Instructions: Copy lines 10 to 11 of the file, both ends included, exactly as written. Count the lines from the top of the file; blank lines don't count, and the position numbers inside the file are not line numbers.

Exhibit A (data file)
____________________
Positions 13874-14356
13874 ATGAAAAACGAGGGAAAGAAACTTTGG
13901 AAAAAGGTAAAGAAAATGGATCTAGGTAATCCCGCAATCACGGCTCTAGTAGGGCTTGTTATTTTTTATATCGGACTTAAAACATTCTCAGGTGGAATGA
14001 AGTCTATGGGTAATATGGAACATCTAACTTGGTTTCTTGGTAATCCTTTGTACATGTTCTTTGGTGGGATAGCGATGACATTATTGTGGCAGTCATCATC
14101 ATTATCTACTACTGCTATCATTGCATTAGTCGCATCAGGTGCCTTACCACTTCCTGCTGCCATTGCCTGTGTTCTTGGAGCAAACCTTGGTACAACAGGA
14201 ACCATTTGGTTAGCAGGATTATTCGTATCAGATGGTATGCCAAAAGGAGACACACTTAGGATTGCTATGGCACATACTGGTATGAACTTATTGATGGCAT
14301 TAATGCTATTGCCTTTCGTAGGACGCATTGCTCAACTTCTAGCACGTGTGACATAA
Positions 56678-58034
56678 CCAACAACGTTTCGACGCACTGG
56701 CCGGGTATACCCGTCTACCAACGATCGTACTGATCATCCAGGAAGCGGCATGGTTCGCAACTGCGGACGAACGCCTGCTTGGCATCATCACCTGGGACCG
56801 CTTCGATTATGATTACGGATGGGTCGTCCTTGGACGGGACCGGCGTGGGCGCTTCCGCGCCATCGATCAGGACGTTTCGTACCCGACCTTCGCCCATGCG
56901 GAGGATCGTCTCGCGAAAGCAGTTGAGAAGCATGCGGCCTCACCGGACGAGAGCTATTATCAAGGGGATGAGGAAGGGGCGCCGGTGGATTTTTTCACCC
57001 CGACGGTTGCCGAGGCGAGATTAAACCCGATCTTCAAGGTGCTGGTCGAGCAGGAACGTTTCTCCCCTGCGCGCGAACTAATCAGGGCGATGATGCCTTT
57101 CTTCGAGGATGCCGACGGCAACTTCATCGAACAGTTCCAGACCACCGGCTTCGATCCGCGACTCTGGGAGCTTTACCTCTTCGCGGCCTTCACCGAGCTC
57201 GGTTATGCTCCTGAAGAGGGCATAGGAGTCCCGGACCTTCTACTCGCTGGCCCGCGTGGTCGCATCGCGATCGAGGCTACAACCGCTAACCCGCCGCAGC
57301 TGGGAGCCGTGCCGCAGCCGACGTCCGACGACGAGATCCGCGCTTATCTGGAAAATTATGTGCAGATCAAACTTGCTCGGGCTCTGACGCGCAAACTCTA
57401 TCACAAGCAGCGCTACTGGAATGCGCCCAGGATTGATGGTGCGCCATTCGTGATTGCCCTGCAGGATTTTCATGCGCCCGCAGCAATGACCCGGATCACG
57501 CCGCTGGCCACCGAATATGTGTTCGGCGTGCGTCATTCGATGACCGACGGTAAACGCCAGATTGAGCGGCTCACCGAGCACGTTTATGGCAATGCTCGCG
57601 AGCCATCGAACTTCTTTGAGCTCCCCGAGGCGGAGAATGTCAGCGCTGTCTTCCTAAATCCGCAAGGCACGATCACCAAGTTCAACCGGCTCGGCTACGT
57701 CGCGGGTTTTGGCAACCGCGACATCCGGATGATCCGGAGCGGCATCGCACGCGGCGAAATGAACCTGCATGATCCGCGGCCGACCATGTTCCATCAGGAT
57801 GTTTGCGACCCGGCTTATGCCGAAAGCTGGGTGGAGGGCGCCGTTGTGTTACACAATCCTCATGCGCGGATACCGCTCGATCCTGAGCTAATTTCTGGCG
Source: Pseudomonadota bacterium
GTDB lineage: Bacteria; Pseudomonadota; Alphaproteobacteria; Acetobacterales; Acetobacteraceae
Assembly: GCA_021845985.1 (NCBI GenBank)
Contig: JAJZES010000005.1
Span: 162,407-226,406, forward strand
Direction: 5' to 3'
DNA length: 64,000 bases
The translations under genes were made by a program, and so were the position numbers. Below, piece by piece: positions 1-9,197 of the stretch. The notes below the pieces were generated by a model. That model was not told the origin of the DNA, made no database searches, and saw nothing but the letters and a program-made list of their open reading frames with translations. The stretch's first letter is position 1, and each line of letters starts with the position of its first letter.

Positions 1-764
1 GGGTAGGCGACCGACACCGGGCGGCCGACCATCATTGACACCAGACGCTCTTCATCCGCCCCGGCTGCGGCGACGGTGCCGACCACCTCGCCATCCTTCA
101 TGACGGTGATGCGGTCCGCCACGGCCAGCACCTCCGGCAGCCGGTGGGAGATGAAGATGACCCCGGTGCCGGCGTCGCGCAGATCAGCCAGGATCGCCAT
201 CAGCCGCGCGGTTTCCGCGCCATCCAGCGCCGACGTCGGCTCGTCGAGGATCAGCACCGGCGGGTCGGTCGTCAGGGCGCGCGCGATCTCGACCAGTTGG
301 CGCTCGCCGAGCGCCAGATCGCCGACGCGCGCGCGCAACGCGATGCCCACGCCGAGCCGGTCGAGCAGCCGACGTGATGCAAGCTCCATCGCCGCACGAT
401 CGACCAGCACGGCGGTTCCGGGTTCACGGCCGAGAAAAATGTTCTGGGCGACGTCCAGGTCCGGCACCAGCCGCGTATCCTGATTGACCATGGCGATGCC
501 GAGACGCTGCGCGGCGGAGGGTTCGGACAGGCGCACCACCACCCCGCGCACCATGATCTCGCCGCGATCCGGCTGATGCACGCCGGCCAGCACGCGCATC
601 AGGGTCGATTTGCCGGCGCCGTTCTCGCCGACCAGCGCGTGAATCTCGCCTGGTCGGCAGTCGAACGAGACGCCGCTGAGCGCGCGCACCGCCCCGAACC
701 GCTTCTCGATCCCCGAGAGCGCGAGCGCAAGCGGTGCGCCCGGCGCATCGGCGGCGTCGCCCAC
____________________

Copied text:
56701 CCGGGTATACCCGTCTACCAACGATCGTACTGATCATCCAGGAAGCGGCATGGTTCGCAACTGCGGACGAACGCCTGCTTGGCATCATCACCTGGGACCG
56801 CTTCGATTATGATTACGGATGGGTCGTCCTTGGACGGGACCGGCGTGGGCGCTTCCGCGCCATCGATCAGGACGTTTCGTACCCGACCTTCGCCCATGCG